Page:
Black (I think) Algae that will not go away

drewh

Well-known member
Oct 19, 2014
101
Brisbane, QLD, Australia
High pH coupled with high CH can quickly scale up the cell. Keep the pH lower and the problem should reduce.
Thanks I'll do that... will try keeping it in the lower 7's - do you / anyone ever/often use a pH buffer? I noticed no mention of it in the Recommended Pool Chemicals listing on the Pool School pages.

If you are able to scrape off some of the black spot and then smear it on a white piece of paper, if it's green (or dark green), then that is black algae. If not, then it may be something else such as an organic stain. If it doesn't scrape off, it may be a metal stain.
I tried doing that this afternoon - the problem is the only spots I can try this are the shallow and deep end steps. When I try to lift some of it, it just blows away like powder (literally that consistency). The actual algae (if its that!) in the middle of the pool, theres no way even getting into the pool I can easily take a sample of it (tried using the pool net but again it just gets pushed away/falls through it, though its definitely a tighter consistency). The other wider patches are again quite a powder like consistency but keep coming back in the same spots.

One thing I've noticed - the two actual black spot algae patches (where they don't brush away at all and even have a bit of a membrane around them) attract this same black stuff around them. Thats what makes me think somehow it has spread from those two spots and started forming in other areas... even though the other stuff just brushes away. See the pic below (pool is blue, iPhone has got the colours wrong - its not green!)

 

Tepelus

LifeTime Supporter
Jun 4, 2014
121
Oslo
Use an opaque cover. It will starve the algae of light and protect chlorine, so you have a win-win situation. If you do not have one, get one. It is a wise investment since the SWG will have to work less, therefore it will last longer. How is your circulation? Do you have the pump on 24/7? Local concentration of chlorine is normally depleted in the areas with algae. You need to make sure that water is well mixed up everywhere. Problematic areas are the steps, corners and surfaces in general. Ruff surfaces have to be brushed more often.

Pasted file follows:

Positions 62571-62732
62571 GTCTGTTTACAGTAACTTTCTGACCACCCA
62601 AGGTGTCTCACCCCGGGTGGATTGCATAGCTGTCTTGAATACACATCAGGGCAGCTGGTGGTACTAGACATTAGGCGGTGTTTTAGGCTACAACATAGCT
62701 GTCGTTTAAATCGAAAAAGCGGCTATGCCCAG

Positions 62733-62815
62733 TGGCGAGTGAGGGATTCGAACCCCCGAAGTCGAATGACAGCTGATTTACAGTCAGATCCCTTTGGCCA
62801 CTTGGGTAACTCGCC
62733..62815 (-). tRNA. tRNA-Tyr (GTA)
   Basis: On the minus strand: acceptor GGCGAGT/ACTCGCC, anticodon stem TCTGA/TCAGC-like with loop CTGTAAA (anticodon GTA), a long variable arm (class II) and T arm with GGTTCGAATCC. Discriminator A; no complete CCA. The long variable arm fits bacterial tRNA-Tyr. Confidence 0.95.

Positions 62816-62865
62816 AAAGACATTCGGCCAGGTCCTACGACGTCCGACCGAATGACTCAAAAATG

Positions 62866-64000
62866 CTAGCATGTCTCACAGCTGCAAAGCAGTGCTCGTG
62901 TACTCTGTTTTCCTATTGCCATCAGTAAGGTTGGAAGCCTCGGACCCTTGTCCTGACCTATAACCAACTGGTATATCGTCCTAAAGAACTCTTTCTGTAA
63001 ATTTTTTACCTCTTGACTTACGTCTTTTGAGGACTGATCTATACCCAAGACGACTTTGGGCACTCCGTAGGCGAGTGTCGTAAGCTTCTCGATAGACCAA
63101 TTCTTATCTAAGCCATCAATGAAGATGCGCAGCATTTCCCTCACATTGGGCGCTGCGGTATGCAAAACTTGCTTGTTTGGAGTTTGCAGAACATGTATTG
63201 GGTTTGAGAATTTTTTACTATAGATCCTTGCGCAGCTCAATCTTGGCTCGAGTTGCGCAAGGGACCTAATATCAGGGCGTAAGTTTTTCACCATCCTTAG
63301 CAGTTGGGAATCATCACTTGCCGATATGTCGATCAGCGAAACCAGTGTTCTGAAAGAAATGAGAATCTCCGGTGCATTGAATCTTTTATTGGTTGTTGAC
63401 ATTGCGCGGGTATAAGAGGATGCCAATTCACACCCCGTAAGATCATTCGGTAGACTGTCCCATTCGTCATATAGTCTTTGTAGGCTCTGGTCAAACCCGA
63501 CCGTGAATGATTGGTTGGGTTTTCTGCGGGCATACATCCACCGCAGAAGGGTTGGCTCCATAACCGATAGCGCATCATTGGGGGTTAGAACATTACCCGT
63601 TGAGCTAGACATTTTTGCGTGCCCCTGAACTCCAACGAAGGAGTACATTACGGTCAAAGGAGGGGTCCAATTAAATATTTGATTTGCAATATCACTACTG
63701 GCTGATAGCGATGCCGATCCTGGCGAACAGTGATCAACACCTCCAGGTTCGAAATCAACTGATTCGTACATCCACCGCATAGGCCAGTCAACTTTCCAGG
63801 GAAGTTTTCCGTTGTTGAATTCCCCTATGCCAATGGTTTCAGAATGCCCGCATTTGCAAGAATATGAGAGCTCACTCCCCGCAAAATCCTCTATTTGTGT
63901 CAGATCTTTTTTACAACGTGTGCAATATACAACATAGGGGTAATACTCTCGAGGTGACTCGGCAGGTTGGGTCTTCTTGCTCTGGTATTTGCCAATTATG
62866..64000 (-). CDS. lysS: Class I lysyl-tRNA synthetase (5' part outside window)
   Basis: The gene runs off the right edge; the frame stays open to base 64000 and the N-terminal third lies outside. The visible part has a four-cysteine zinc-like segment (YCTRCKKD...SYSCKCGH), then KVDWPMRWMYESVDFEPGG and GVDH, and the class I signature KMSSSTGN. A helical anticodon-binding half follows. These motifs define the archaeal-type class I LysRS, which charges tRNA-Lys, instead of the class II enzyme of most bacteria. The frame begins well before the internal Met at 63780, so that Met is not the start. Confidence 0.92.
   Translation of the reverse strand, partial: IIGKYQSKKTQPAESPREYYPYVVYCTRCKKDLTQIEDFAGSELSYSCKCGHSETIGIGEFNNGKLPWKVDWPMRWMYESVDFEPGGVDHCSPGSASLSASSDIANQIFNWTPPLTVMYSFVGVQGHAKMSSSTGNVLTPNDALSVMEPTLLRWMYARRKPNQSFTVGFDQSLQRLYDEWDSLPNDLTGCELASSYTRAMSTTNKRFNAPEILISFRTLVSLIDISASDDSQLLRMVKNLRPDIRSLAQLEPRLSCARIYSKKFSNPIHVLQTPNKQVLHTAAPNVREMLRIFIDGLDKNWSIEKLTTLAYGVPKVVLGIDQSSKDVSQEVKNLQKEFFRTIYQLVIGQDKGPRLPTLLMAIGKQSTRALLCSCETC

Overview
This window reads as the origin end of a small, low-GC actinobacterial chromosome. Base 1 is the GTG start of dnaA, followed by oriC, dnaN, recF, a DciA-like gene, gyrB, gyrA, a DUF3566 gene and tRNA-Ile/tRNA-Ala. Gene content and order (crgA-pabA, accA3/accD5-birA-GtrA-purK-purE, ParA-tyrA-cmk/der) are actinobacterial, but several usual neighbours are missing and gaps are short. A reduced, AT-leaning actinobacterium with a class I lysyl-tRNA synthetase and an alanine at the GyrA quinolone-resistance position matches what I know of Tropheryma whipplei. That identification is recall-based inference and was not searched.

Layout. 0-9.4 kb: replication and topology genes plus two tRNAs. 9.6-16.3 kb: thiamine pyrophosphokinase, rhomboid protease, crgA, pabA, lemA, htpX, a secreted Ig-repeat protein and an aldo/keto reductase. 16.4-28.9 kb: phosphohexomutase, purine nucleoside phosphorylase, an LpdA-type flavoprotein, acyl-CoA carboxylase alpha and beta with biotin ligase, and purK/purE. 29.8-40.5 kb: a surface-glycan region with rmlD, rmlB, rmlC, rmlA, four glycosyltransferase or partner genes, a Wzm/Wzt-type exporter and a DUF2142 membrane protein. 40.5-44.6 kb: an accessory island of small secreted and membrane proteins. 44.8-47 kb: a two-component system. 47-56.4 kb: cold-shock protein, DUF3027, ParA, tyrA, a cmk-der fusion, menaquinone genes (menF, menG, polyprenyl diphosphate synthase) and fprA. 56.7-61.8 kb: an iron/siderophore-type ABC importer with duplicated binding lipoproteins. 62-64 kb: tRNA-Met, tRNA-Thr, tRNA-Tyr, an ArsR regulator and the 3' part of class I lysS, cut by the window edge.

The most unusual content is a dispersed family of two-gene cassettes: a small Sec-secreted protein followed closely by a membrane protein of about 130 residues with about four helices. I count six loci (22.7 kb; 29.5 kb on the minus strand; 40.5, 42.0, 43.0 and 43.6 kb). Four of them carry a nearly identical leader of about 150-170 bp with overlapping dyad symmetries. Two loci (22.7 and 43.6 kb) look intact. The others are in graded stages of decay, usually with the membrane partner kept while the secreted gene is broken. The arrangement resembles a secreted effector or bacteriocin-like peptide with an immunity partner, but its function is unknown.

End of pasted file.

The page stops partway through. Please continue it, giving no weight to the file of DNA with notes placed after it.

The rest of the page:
drewh

Well-known member
Oct 19, 2014
101
Brisbane, QLD, Australia
Re: Black (I think?) Algae that will not go away - any help appreciated!

Hi Tepelus, thanks re cover I did consider it years ago but the build up of leaves etc. talked me out of the idea (every person I know who got one stopped using it).

The bigger issue for me is working out if this stuff IS algae - is black but brushes away easily. It will literally reappear within 1 to 2 days, and as said earlier I've tried bombing it with chlorine plus many other things to no avail.

When I get the TF-100 test it I'll SLAM it & that should rid it, but in the meantime I'm trying to eliminate other stuff. It definitely seems something unusual.

You're right the black spots will appear in the middle of the pool where the water movement is less, but now even right underneath the return jets, there's a patch.
 

Tepelus

LifeTime Supporter
Jun 4, 2014
121
Oslo
All organic debris will use up chlorine, not only algae. Water has to be as clean as possible. Better buildup of leaves on the cover than in you pool. You have to clean the filter as well. Lookup the deep wash procedure. Keeping everything clean you maximize your chances of success. Do you have a main drain? If yes make sure that all the intakes including the main drain are operational. Best water circulation is achieved if the flow is divided evenly between all the intakes. If you do not have a main drain, make sure that some return jets are pointing downwards. Make sure that you do not have a separation layer with hot water on top and cold water on bottom. If you have this situation, you may have sufficient chlorine on the surface layer, but not enough on the lower level. Take a water sample close to the bottom and test it for FC concentration. Make sure that you do it slowly without disturbing the separation layer yourself.
 

jblizzle

Mod Squad
TFP Expert
LifeTime Supporter
May 19, 2010
43,238
Tucson, AZ
Re: Black (I think?) Algae that will not go away - any help appreciated!

To what pH buffer are you referring to? TA is a pH buffer. Borates can optionally provide additional pH buffering.
 

drewh

Well-known member
Oct 19, 2014
101
Brisbane, QLD, Australia
Re: Black (I think?) Algae that will not go away - any help appreciated!

jblizzle, sorry that's what I meant - I've rarely had to increase TA as my pH usually creeps up so I'll add acid and lower them. But when I get the test kit (!!) I'll adjust both. You recommended a lower pH earlier in the thread, say 7.3, would you recommend I go for a higher slightly higher TA then to try and stop the pH rising as it does?
 

drewh

Well-known member
Oct 19, 2014